Army’s Top Civilian Says Portions of the Budget Ripe for Cuts
The Army has become bloated after a decade of steadily rising spending. Areas that are ripe for savings have been identified, but final decisions are still on hold, said the service’s top civilian leader Secretary John M. McHugh.
As an era of ever-increasing budgets comes to an end, the Army already has pinpointed targets for potential cuts, Hugh told reporters Nov. 2. “I started that process even before the currentbudget realitycame into focus,” McHugh said. “It was long overdue that the Army took an opportunity to look at how it does its business.”
But like everyone else in Washington, the Army is playing the waiting game.
Even though McHugh might have found big pockets of fat in the Army’s budget, no specific actions to cut force structure or procurement programs are likely to happen for months, or years, until the current stalemate in Congress is settled and the Pentagon’s long-term budget is approved.
Considerable analysis has been conducted within the Army in an effort to trim waste, McHugh said. “I have signed nine efficiency directives” that by 2017 could save $10 billion a year, he said.
But much bigger savings would be needed for the Army to adjust to even modestly smaller or zero-growth budgets in the coming years. Even more draconian cuts would be required if the deficit-reduction “super committee” fails to reach a deal by year’s end and triggers deeper cuts to federal spending that would affect both defense and non-defense agencies.
Under any of these scenarios, the Army will be expected to make some reductions to the size of its uniformed force, civilian work force, contractor support services and procurement programs.
McHugh acknowledged that there are obvious targets for spending cuts. “We hired a lot of contractors” after 9/11, he said. “They did yeoman’s work for us. But after a decade it was time to relook” at whether they are needed, he said.
Earlier this year, McHugh also imposed restrictions on hiring civilian workers under the federal government’s “insourcing” program to replace contractors with civil servants. With budget cuts on the horizon, McHugh saw that effort as unaffordable.
The active-duty force is expected to shrink from 570,000 to 520,000 by 2016, but even the smaller number may be challenged. Asked to explain a “strategic rationale” for a force of 520,000, McHugh said that issue still under review.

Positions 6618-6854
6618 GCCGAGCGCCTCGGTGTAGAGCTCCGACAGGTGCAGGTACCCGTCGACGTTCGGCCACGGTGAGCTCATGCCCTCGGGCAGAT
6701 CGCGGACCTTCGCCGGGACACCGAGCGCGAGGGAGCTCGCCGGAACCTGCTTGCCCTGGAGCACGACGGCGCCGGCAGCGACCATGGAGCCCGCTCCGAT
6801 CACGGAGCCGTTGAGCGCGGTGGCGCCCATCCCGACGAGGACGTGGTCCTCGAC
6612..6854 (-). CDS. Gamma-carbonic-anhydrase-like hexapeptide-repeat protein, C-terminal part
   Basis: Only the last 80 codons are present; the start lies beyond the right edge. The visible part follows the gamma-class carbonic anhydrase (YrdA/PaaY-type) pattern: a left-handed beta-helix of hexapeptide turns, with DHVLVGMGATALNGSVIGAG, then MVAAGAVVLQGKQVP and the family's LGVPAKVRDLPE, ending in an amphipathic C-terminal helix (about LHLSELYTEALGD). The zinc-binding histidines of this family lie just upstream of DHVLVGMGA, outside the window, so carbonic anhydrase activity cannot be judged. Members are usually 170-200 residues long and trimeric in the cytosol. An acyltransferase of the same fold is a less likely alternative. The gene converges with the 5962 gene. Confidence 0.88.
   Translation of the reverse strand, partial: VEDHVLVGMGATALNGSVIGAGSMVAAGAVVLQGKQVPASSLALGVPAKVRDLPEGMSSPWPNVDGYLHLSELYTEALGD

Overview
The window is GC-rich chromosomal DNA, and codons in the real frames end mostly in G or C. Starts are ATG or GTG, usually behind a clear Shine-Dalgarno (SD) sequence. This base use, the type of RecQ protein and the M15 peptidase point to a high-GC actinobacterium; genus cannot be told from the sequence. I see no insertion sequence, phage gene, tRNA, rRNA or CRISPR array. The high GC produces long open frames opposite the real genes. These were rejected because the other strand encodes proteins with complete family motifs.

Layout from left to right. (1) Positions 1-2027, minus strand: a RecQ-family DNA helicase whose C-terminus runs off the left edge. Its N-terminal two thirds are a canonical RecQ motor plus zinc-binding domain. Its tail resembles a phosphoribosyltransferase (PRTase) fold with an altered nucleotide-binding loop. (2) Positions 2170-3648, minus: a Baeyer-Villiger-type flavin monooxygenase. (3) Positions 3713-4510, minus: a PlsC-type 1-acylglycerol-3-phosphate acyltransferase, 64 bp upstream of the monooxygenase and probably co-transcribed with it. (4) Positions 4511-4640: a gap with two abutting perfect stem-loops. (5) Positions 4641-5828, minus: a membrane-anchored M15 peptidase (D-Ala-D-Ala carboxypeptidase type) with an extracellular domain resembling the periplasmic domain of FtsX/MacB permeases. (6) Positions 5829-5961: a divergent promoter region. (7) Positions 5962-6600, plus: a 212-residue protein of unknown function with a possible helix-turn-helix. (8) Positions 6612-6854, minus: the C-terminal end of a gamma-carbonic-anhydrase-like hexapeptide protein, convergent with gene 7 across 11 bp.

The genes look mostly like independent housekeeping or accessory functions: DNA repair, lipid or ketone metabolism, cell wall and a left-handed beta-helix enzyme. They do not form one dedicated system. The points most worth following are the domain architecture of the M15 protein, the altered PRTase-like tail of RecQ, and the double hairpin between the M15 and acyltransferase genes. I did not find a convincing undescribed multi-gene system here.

It is possible that the Army may decide to reallocate duties that are currently performed by the active-duty force to the Reserves or the National Guard. “We are doing a ‘total Army analysis,’” he said. “The process will tell us the right mix between the active component and the reserve components.”
As to how he would go about setting priorities if and when the budget ax comes down, McHugh said that decisions are on hold until the super committee finalizes recommendations and Congress passes a budget.
“We can’t see bottom,” McHugh said. “We don’t have a budget … [and] until we do, those decisions are difficult to make.”
For the same reason, the future of weapon programs also might remain in limbo for some time. Depending on the level of cuts mandated, up to 50 percent of spending reductions could come more “modernization” accounts, McHugh said.
But while he echoedDefense Secretary Leon Panetta’s rhetoricabout the damage that procurement cuts would cause the defense industry, McHugh also recognized that there is waste in Pentagon procurement programs that should receive more scrutiny. Case in point is the fact that all four branches of the U.S. military have their own fleets of drones and surveillance aircraft.
As otherArmy leaders have pointed out in the past, Mc Hugh said the ISR (intelligence, surveillance and reconnaissance) segment of the Pentagon’s weapons portfolio is a “good area for reexamination.”
The services have similar “platforms that [we could] harmonize on a joint level and not duplicate,” said McHugh. “We have to rationalize every dollar we spend.”